The draft Rules and draft Team Agreement for NASA’s Unmanned Aircraft Systems (UAS) Airspace Operations Challenge (AOC) have been posted on the Unmanned Aircraft Systems Airspace Operations Challenge webpage: www.uasaoc.org.
Potential competitors, technical experts, interested parties, and the public are encouraged to submit comments via the website on the competition structure, requirements, and award metrics that should be added, modified, or deleted.
This Challenge is a competition among unmanned aircraft technology innovators to encourage further development of the technologies necessary for unmanned systems to begin safely using the National Airspace System along with piloted aircraft.
The flight competition will test innovative “sense and avoid” technologies created by various aerospace developers—technologies that are critical to the widespread use of unmanned systems because they help prevent incidents with other aircraft.
In the first phase of the competition, developers will demonstrate basic airmanship and air vehicle technologies through a series of ground and flight events intended to measure key performance capabilities ensuring that air vehicles are safe, sustainable, and practical. Competitors will need to demonstrate a high level of operational robustness as well as the ability to “sense and avoid” other air traffic.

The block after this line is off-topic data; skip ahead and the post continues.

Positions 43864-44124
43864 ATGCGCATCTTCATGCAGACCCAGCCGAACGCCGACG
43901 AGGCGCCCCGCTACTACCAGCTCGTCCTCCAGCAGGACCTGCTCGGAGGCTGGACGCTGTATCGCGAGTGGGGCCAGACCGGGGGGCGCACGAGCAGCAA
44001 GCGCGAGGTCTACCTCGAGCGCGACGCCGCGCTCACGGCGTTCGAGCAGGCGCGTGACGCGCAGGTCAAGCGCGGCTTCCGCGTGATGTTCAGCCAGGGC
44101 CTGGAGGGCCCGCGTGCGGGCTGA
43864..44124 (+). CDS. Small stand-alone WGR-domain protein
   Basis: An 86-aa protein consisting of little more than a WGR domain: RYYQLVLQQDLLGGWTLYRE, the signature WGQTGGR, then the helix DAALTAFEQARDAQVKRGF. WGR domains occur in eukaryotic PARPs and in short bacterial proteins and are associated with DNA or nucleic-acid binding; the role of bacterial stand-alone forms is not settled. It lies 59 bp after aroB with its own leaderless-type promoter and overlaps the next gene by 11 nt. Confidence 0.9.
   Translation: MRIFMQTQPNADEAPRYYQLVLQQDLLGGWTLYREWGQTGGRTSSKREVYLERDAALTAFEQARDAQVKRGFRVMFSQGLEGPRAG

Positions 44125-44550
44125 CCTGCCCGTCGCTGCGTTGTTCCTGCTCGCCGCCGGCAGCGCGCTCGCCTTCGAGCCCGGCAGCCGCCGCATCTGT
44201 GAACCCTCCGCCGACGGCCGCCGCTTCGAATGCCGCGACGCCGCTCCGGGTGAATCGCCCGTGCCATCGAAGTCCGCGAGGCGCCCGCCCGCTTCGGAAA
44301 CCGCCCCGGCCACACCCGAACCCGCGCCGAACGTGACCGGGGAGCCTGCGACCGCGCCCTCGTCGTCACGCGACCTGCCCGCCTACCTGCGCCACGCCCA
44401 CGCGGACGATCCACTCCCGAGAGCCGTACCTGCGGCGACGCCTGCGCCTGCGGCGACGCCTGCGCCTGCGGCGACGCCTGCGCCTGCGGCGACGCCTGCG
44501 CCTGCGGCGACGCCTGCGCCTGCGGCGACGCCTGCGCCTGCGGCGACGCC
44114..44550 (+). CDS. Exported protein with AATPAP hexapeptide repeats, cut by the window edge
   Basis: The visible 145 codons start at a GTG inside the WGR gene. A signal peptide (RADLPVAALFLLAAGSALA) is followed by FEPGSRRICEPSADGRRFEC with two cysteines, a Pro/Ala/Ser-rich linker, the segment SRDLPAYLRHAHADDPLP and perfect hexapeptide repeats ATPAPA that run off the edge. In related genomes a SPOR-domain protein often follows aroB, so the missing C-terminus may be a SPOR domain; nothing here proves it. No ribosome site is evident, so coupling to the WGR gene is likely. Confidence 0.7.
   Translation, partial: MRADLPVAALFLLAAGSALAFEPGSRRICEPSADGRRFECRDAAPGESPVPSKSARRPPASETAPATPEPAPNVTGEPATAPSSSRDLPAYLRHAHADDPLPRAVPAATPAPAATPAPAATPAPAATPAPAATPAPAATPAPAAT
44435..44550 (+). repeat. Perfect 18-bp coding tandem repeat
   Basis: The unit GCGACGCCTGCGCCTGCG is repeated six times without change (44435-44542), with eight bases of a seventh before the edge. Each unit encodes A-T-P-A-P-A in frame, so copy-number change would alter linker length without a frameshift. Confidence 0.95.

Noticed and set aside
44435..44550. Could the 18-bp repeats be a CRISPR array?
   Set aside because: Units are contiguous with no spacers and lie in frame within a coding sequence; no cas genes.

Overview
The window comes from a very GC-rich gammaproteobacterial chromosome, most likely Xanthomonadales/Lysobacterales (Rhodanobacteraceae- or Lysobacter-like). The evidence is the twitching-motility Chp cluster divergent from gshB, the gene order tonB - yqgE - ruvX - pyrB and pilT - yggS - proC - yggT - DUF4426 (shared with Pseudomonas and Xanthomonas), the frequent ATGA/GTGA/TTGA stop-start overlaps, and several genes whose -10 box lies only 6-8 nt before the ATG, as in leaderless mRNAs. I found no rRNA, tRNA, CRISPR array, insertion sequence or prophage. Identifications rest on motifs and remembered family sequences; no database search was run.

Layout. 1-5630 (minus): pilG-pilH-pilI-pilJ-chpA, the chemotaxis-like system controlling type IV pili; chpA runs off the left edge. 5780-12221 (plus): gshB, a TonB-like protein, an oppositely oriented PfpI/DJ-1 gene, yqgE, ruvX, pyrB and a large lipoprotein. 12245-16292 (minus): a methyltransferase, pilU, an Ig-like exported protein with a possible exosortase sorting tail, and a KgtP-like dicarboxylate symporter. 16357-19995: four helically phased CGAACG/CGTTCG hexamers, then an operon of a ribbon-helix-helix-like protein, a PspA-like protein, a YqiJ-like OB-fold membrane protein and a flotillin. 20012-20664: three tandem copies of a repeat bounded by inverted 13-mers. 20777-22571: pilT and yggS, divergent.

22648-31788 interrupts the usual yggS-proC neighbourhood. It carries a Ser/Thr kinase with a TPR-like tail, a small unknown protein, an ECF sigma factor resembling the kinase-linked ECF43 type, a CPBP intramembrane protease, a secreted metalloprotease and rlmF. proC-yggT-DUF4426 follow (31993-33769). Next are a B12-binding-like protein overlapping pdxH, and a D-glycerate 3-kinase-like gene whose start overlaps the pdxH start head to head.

This phase of competition will be conducted in May 2014 at Camp Atterbury, Indiana, which is one of the test ranges comprising the Ohio/Indiana Unmanned Aircraft Systems (UAS) Center and Test Complex. Development Projects Inc. of Dayton, OH is managing the challenge for NASA under a Space Act Agreement.
The UAS AOC is part of NASA’s Centennial Challenges Program, in which NASA provides the prize purse and the competitions are managed by non-profit organizations that cover the cost of operations through commercial or private sponsorships. NASA’s Centennial Challenges seek unconventional solutions to problems of interest to NASA and the nation. Competitors have included private companies, student groups, and independent inventors working outside the traditional aerospace industry. Unlike contracts or grants, prizes are awarded only after solutions are successfully demonstrated.
There have been 24 Centennial Challenges competition events since 2005. NASA has awarded almost $6 million to 16 challenge-winning teams. For more information about the Centennial Challenges program and descriptions of each of the challenge competitions, visit:http://www.nasa.gov/challenges.